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Substance P and pain chronicity
- Zieglgänsberger, W.
- Cell and tissue research 2019 v.375 no.1 pp. 227-241
- amino acids, animals, brain stem, cognition, drugs, neuroglia, neurons, neuroplasticity, pain, receptors, signal transduction, sleep, substance P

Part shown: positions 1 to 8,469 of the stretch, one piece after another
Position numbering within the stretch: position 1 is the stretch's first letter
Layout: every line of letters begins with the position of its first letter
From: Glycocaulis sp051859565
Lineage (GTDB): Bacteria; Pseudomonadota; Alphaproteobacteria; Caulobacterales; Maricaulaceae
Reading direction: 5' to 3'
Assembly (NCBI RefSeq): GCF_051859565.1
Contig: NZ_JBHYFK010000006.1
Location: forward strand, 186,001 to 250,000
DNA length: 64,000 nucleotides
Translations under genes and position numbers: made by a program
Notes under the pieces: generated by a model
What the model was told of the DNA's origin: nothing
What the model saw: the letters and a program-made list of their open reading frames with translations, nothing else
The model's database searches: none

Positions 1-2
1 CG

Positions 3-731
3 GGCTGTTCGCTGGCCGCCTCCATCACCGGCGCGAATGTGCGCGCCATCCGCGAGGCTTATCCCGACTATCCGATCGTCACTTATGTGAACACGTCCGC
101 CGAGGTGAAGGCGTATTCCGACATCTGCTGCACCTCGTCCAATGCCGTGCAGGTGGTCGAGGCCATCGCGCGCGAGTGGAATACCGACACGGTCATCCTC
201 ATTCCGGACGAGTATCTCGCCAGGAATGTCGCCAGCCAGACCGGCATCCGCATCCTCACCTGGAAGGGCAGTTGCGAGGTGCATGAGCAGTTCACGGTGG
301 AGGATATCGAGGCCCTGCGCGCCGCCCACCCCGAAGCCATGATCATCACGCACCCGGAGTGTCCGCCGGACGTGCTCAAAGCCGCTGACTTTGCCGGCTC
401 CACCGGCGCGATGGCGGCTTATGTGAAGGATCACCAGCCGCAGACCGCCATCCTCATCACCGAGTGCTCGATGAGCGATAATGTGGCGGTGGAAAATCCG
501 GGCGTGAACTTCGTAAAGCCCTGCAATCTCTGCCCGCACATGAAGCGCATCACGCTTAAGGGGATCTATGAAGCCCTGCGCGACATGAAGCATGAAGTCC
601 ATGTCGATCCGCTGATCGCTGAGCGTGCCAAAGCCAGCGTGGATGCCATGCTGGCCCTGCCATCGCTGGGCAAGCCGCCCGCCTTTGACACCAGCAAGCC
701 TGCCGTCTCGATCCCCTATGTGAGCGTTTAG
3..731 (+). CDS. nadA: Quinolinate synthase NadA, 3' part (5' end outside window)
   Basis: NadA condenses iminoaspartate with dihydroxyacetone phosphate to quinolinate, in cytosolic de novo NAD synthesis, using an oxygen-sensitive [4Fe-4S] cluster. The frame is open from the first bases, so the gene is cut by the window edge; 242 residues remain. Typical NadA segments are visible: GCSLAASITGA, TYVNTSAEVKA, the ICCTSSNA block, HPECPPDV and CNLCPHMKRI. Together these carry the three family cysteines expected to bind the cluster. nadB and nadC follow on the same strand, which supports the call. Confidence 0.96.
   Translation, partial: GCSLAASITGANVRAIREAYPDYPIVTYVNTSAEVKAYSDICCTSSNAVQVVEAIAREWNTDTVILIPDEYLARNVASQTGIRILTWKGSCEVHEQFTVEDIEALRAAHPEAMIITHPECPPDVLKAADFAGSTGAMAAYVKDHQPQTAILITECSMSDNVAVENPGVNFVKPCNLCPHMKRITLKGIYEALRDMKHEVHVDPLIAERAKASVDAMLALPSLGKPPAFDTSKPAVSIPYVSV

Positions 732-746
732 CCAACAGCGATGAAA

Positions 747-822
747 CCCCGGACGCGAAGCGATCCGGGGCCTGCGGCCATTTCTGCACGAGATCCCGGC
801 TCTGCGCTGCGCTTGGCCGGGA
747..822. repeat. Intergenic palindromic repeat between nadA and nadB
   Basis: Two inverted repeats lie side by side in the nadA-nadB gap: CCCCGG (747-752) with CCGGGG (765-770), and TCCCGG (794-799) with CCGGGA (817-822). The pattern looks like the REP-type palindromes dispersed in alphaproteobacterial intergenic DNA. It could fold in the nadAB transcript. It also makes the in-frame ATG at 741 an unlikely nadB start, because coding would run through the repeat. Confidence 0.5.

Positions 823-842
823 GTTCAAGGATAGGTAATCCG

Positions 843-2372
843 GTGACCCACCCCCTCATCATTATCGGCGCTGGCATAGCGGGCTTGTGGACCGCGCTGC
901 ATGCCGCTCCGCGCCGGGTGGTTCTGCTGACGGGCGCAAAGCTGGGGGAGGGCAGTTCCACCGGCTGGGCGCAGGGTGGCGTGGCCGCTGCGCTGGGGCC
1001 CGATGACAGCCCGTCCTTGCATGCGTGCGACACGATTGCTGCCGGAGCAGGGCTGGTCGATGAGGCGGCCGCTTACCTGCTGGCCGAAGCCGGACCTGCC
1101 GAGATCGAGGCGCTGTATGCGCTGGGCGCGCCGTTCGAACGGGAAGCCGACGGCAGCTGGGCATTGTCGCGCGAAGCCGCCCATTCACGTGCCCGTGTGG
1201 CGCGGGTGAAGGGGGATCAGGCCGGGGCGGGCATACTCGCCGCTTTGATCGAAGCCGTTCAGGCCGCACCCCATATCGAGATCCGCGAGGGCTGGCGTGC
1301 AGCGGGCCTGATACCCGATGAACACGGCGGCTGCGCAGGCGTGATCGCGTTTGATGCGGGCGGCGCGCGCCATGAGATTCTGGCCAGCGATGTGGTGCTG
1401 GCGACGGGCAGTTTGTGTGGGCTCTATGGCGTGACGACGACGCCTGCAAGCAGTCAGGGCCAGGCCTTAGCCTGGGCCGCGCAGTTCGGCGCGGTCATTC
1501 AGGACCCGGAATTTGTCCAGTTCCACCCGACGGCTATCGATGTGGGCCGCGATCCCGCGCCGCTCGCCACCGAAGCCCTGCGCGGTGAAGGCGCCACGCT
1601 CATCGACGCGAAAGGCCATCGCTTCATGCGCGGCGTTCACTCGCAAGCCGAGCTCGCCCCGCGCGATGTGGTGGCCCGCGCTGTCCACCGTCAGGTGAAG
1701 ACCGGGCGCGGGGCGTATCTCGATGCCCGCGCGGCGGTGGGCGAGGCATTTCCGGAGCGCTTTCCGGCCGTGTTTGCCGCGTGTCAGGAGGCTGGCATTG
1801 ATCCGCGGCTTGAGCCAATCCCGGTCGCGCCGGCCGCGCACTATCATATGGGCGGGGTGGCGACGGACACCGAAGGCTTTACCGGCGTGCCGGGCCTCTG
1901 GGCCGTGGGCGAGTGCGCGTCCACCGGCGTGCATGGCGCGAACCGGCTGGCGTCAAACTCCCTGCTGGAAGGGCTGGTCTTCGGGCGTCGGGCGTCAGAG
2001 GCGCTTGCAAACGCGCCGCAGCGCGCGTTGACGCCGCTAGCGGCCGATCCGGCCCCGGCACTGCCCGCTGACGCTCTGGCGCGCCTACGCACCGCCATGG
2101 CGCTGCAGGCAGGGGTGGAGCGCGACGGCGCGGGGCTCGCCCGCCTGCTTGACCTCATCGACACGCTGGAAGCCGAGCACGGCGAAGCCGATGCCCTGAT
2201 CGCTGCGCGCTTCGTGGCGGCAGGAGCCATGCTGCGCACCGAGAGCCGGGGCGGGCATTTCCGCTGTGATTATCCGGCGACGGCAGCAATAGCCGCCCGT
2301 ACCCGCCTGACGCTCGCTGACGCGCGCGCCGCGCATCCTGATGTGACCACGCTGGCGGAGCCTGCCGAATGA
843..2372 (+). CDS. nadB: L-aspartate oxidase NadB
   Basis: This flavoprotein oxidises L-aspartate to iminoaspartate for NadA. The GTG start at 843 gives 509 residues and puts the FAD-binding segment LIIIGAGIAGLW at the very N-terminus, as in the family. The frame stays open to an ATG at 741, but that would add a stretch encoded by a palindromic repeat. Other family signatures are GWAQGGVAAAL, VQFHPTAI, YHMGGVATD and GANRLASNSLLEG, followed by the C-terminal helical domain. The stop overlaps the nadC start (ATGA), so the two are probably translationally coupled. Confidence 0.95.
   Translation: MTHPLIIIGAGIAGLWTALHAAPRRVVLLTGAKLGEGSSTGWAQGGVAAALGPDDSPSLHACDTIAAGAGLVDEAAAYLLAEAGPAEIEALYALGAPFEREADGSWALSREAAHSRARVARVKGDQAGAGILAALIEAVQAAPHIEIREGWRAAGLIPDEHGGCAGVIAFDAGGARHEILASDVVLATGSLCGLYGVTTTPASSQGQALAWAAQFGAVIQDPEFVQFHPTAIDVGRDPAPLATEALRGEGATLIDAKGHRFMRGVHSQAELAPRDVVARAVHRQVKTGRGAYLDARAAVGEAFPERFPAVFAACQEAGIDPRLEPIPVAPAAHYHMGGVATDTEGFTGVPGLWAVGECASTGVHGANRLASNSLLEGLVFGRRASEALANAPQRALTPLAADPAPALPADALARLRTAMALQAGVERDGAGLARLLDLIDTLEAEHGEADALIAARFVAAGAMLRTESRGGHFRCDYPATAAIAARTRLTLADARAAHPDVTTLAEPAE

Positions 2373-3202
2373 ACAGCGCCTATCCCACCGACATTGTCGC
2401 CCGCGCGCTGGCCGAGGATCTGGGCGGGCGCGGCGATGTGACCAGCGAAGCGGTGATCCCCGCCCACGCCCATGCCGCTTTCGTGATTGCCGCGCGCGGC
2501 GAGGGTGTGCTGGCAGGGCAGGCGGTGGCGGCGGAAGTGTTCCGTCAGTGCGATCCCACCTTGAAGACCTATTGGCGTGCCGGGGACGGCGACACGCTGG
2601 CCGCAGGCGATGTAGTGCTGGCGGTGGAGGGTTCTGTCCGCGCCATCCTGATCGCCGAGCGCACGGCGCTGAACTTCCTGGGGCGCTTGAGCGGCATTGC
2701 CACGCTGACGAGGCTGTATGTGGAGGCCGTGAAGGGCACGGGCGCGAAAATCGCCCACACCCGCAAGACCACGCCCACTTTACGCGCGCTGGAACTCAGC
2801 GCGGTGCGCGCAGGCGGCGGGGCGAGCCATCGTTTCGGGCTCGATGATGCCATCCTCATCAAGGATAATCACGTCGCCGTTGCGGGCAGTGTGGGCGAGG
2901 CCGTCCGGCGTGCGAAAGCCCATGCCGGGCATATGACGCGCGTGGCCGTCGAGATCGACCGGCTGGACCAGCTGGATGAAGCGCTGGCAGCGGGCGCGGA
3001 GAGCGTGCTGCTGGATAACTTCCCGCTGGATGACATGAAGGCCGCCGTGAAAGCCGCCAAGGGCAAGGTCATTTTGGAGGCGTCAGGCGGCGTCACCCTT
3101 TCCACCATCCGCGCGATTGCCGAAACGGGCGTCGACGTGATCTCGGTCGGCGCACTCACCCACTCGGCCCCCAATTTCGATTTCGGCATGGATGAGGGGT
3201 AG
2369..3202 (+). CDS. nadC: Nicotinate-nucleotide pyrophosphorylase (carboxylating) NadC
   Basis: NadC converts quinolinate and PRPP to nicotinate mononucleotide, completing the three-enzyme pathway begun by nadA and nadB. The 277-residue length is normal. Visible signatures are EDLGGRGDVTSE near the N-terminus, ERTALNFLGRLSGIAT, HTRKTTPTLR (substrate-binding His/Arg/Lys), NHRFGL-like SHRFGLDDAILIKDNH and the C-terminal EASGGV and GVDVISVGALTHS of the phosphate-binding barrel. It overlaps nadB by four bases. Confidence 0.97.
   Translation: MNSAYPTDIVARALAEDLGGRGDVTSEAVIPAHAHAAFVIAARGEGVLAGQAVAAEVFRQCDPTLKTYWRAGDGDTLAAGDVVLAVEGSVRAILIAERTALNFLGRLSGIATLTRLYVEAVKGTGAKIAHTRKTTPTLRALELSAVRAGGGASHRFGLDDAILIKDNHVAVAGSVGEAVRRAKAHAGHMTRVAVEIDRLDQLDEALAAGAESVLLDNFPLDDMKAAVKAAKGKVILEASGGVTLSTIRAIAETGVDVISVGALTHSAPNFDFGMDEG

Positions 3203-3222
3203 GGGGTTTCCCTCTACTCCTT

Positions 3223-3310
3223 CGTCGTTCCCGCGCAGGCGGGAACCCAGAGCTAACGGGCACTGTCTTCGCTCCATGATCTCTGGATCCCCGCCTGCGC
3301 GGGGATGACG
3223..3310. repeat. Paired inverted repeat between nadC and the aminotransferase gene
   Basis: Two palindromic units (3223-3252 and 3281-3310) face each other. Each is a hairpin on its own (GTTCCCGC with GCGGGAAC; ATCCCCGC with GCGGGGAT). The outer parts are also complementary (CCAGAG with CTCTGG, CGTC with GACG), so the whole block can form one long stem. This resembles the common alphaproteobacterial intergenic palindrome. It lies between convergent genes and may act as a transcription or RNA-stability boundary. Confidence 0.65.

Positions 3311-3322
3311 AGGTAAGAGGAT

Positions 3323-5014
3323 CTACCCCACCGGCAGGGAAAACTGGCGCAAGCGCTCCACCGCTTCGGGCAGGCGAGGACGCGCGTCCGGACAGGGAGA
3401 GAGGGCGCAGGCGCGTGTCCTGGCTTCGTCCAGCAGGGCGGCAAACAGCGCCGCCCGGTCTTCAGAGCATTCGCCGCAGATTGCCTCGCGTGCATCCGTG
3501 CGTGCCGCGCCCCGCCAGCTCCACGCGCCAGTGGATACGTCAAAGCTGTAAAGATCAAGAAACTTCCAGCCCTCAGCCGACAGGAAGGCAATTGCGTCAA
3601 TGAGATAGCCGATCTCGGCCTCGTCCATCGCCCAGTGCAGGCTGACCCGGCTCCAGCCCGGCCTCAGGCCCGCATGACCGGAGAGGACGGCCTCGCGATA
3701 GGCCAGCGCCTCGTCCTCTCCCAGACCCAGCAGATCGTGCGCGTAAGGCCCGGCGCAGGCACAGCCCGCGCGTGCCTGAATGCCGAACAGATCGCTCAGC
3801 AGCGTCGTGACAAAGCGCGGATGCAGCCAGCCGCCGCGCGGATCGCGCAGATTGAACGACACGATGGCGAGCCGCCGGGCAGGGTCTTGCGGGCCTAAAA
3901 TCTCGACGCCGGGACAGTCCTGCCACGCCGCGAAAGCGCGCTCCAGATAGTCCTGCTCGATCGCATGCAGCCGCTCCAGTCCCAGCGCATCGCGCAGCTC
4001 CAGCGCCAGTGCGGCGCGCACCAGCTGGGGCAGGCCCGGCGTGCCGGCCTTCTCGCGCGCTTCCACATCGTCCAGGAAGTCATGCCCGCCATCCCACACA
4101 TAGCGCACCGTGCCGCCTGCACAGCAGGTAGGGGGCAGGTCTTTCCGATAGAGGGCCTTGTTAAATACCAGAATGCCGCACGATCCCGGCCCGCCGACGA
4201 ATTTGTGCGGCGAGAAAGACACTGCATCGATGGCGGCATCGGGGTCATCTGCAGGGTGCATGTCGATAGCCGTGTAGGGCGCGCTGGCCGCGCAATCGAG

- Substance P (SP) is a highly conserved member of the tachykinin peptide family that is widely expressed throughout the animal kingdom. The numerous members of the tachykinin peptide family are involved in a multitude of neuronal signaling pathways, mediating sensations and emotional responses (Steinhoff et al. in Physiol Rev 94:265–301, 2014). In contrast to receptors for classical transmitters, such as glutamate (Parsons et al. in Handb Exp Pharmacol 249–303, 2005), only a minority of neurons in certain brain areas express neurokinin receptors (NKRs) (Mantyh in J Clin Psychiatry 63:6–10, 2002). SP is also expressed by a variety of non-neuronal cell types such as microglia, as well as immune cells (Mashaghi et al. in Cell Mol Life Sci 73:4249–4264, 2016). SP is an 11-amino acid neuropeptide that preferentially activates the neurokinin-1 receptor (NK1R). It transmits nociceptive signals via primary afferent fibers to spinal and brainstem second-order neurons (Cao et al. in Nature 392:390–394, 1998). Compounds that inhibit SP’s action are being investigated as potential drugs to relieve pain. More recently, SP and NKR have gained attention for their role in complex psychiatric processes. It is a key goal in the field of pain research to understand mechanisms involved in the transition between acute pain and chronic pain. The influence of emotional and cognitive inputs and feedbacks from different brain areas makes pain not only a perception but an experience (Zieglgänsberger et al. in CNS Spectr 10:298–308, 2005; Trenkwaldner et al. Sleep Med 31:78–85, 2017). This review focuses on functional neuronal plasticity in spinal dorsal horn neurons as a major relay for nociceptive information.